By MICHAEL VAN SICKLER
Published January 15, 2005
HERITAGE ISLES - This is how Webster's New World Dictionary defines the word "gate": a movable framework or solid structure, especially one that swings on hinges, controlling entrance or exit.
Yet this definition doesn't apply to the so-called entrance gates at Heritage Isles. They may be movable, and they may swing, but because of complications with city and state law, the gates do not control entrance or exit. Anyone can get in.
For a community of 1,500 homes that bills itself as "privately gated," this is a big problem.
It's so big that homeowners and the developer, Lennar Corp., want the Legislature to change state law this year to make the gates do the one thing they haven't been able to do in six years: keep strangers out.
A bill sponsored by Rep. Ken Littlefield, R-Wesley Chapel, and Sen. Victor Crist, R-Tampa, would allow gated communities to make city-owned roads private by getting 80 percent of a subdivision's homeowners to agree to it. Now, the law allows closing city roads to the public only if all homeowners agree - an electoral prerequisite that even most banana republics would find daunting.
If the bill becomes law, it would ease a long-simmering dispute between Lennar and the homeowners who bought Heritage Isles homes believing the subdivision was a gated community. It would also make it easier for gated communities across Florida to close their streets to the public.
When Heritage Isles was annexed into Tampa in 1998, its roads had been built with tax-free municipal bonds, making them public. The agreement between the city and the developer at the time, U.S. Homes, duplicated the language in the project's agreement with Hillsborough County: The roads in the subdivision would remain open to the public.
City and state laws prohibit the blocking of any public street. So when Lennar bought the project from U.S. Homes, it inherited a security system that couldn't keep the gates at Sandy Pointe and Grand Isle drives closed.
Lennar officials have long nurtured the impression that Heritage Isles is gated. Aside from the obvious gates, there are the numerous signs adorning Cross Creek Boulevard that tout the community as "private" and "gated." They even sold homeowners $25 remote clickers to open the gates - even though the gates opened anyway.
When city officials made unannounced visits, they saw that Lennar was violating Florida law by stopping cars and refusing to open the gates until drivers answered questions.
So the city intervened in 2002. Officials said Lennar couldn't build 433 more homes if it didn't agree to install a trigger that would automatically open an unmanned gate. The guard at the other gate couldn't stop cars from entering, forcing the gates to open as vehicles approached.
Lennar officials and homeowners said that defeated the purpose of the gates.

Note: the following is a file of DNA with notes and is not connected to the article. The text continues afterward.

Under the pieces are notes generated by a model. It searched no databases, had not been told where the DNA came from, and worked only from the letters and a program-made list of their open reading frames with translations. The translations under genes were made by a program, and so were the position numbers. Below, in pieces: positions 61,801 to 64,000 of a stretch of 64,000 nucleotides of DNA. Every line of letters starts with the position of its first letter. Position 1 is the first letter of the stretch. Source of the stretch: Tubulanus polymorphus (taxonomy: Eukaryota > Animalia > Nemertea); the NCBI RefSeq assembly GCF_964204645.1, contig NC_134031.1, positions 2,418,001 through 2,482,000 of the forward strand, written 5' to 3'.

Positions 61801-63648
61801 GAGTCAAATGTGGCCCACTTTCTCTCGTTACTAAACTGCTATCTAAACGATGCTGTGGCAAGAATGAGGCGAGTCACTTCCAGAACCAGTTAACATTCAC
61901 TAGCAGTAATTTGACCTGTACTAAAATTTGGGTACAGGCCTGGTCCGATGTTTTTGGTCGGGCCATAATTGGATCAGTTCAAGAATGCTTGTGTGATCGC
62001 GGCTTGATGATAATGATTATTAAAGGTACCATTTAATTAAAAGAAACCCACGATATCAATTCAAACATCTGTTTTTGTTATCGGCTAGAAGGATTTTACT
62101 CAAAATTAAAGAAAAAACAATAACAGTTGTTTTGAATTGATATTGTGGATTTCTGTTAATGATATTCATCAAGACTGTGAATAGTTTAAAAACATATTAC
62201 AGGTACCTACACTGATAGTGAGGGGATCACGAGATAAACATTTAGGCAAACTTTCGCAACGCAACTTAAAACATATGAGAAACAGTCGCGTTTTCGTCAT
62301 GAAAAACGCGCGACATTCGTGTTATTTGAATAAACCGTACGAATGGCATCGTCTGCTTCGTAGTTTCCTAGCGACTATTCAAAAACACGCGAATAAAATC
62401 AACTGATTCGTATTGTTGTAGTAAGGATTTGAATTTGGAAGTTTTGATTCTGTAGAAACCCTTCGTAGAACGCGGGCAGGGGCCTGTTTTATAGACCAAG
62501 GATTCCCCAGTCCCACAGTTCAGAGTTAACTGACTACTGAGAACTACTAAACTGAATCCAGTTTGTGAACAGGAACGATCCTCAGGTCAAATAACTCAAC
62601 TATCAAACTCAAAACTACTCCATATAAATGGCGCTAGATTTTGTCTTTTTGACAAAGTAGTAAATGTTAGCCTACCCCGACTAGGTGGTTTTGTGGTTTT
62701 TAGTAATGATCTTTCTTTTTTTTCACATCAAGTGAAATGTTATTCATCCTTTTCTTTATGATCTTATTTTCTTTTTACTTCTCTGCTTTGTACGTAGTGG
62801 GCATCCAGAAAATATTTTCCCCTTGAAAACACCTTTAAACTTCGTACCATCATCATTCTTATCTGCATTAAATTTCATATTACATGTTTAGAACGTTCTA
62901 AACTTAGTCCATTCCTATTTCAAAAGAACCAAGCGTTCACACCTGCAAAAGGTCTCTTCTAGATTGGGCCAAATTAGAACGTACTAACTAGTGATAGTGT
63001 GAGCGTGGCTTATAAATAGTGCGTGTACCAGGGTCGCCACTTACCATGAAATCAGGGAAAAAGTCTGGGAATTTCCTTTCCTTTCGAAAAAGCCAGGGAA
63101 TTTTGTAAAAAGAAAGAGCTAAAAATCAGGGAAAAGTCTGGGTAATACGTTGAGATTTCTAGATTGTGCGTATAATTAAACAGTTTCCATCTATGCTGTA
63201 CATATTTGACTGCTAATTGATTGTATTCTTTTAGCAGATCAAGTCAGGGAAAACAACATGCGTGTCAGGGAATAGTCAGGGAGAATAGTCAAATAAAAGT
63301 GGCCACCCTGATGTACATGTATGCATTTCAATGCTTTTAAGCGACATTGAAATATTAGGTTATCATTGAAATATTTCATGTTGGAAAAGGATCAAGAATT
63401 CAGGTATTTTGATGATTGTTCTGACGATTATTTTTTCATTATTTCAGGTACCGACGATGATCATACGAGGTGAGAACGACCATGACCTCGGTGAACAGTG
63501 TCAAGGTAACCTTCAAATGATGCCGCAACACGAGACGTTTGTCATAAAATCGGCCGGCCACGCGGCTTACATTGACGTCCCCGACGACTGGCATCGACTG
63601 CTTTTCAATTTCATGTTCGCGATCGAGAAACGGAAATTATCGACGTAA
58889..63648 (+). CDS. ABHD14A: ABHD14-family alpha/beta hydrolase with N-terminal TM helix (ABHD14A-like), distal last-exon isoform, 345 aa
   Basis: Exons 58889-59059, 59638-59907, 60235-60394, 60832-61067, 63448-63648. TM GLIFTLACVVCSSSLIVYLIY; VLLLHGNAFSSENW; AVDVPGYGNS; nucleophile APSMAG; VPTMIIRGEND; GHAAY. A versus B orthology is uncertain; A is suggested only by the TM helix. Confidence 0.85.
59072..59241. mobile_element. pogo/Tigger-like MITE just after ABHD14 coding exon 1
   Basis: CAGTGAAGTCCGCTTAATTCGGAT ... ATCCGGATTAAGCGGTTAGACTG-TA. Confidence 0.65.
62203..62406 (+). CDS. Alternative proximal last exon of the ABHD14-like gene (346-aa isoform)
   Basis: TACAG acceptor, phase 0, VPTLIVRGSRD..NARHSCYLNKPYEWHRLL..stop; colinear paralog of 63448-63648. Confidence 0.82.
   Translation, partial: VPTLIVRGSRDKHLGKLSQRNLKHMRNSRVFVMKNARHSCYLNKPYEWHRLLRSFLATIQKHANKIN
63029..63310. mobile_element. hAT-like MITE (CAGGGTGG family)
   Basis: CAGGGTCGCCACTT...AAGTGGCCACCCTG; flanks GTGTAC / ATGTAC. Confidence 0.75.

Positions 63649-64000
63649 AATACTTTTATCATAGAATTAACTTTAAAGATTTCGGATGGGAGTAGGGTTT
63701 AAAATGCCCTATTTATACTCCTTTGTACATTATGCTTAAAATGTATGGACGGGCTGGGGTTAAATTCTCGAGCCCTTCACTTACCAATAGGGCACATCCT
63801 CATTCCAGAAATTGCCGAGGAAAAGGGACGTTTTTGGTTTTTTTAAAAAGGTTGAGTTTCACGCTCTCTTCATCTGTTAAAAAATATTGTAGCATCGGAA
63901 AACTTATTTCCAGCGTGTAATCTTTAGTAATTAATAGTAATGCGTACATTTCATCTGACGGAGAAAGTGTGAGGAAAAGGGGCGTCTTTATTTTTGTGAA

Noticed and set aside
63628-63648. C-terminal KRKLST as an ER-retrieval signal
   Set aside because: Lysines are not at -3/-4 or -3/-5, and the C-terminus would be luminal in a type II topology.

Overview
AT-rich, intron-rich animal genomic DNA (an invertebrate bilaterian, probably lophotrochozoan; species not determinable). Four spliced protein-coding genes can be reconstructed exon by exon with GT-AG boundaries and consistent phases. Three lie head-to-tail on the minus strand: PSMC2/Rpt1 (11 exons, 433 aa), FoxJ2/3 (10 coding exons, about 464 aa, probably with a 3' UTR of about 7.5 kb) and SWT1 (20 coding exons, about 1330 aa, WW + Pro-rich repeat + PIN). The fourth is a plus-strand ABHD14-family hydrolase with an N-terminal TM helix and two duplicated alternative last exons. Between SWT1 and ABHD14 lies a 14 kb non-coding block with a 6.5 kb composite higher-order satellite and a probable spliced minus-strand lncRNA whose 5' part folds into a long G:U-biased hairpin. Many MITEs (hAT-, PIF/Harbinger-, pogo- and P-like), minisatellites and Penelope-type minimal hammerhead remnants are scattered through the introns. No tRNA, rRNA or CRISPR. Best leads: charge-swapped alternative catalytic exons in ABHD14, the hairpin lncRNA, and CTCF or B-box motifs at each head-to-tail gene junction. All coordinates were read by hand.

Despite one of the lowest crime rates in the city, many of the homeowners who live in Heritage Isles are obsessed with security. They spend $167,000 a year for gates and guards. Last year they hired New Tampa's first armed guard. At public meetings where vandalism is discussed, at least one homeowner inevitably blames Heritage Pines, a subsidized apartment complex across the road.
To feel safe, many feel it is imperative that the gates be closed to unexpected guests.
The way the law reads now, that would require every single homeowner to approve closing the streets and shifting control of the roads to the homeowners association, which is still controlled by Lennar. State law requires unanimous approval to close city streets. But county roads only require 80 percent approval, a discrepancy that Crist calls a "glitch" and should be remedied.
"The counties have the ability to keep or give away a road, for whatever reason," Crist said. "I'm willing to include the cities because they have roads, too."
There is one potential liability for homeowners if the bill is passed. When disaster strikes, as it did with last year's hurricanes, Heritage Isles would be ineligible for federal aid for its roads.
The subdivision is applying for about $8,000 from the Federal Emergency Management Agency for damage that officials say the hurricanes caused. Tampa Palms is getting about $20,000 in FEMA aid for debris removal from Amberly Drive, a public road.
Once roads become private, FEMA can't spend federal money on those roads, said Butch DuCote, a spokesman for the agency.
"The way legislation is written right now, it forbids us from removing debris on private property," DuCote said.
During the cleanup from the hurricanes, the Department of Community Affairs fielded dozens of complaints from private communities across Florida that weren't eligible for public aid.
"If the road gets washed out, the repair of the road will be left to the people who live there," said James Mosteller, DCA's director of legislative affairs. "It's a huge deal and it costs a lot of money. On the upside, for those who don't want anyone driving on their roads, I guess it's a nice thing."